On May 25, 2020, George Floyd, a Black man, father, son, brother, and friend, was murdered by someone whose job it is to protect us: a police officer, who in broad daylight and the presence of many others calling for him to stop, knelt on Floyd’s neck until he breathed his last breath.
And we witnessed this almost in real time. The entire world saw it. We knew this was not an outlier event. It was not a rare exception in our society, but another in a long string of violent acts against our own people—a shameful, entrenched, recurring racism that leads to violence and police brutality disproportionately directed towards the Black community. This community has endured this injustice for too long. Far too long.
In the months since Floyd’s death, many of us around the world have stood up in a renewed, heightened protest against hundreds of years of systemic racism—demanding justice and real change. Yet, despite the worldwide focus and all the video evidence and witnesses of Floyd’s murder, history taught us we could not be confident in a conviction or justice.
Yesterday, the police officer was found guilty on all three counts against him, including murder.
With this verdict, we exhale and find some relief, some peace in knowing the right thing happened. With this verdict, we also remember Emmett Till. Rodney King. Sandra Bland. Daunte Wright and thousands of others who have endured, suffered, and were victims of injustices and violence like this. Far too many.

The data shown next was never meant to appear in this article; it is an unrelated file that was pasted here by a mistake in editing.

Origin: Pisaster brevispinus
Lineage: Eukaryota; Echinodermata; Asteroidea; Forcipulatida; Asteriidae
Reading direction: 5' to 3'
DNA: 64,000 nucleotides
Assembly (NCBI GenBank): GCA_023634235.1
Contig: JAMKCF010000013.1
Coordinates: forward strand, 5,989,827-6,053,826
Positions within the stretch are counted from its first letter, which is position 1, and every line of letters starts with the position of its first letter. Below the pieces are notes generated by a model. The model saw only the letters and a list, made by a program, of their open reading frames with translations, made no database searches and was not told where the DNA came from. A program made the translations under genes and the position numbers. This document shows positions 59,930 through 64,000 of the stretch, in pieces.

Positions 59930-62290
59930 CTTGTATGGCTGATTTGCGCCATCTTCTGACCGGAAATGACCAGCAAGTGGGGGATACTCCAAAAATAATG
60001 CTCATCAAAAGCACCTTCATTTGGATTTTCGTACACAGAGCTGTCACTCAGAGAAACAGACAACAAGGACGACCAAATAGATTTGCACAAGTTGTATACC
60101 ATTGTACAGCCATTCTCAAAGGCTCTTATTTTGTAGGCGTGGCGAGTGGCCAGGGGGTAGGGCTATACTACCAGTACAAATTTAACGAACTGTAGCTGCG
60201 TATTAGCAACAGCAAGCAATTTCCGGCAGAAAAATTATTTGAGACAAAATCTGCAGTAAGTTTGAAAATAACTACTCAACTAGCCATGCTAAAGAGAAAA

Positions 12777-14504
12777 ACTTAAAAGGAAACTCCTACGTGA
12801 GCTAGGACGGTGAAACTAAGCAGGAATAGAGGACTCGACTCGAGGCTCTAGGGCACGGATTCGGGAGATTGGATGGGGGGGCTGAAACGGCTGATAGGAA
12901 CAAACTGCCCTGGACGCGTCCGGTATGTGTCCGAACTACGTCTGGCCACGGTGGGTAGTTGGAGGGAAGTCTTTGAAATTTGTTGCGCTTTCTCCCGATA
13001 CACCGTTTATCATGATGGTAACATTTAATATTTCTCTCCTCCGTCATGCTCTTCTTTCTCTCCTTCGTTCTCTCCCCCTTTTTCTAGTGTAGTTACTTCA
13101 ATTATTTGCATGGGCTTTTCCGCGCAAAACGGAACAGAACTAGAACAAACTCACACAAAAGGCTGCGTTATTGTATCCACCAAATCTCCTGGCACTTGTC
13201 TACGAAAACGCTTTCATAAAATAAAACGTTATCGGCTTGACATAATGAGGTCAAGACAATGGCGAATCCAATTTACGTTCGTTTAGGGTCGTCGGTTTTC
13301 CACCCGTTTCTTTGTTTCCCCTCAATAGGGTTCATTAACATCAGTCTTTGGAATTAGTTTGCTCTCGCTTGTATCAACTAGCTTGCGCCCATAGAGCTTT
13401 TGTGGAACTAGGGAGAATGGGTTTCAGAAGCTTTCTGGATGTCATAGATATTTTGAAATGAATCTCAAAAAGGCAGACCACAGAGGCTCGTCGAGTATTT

And for this reason, this verdict also adds fuel to our commitment to getting real justice and lasting change. We feel new energy and optimism that racism will truly be a thing that we can shed forever. Because no one is born a racist. We learn to become one.
I also hope this is a sign of hope for the Black community, that the U.S. understands the burden you carry, often silently and without hope for justice.
We know today’s victory has power and meaning for all people who face discrimination, prejudice, and hate. To quote Chris Stewart, one of the Floyd family’s attorneys, “The whole world should not have to rally to get justice for one man. But that’s what happened. This wasn’t a city case. This wasn’t one family’s case. This was the entire world’s case. And justice finally came... But it shouldn’t be this hard... And that’s the change we all want.”
So, for all who are discriminated against and for us all, I recommit to being the change I want to see, speaking up when I could be silent, and taking action. Although today is only one step, we see that our protests, demands, and actions matter.
Silence and inaction make you an accomplice. Don’t be one.
Rest in power, George Floyd.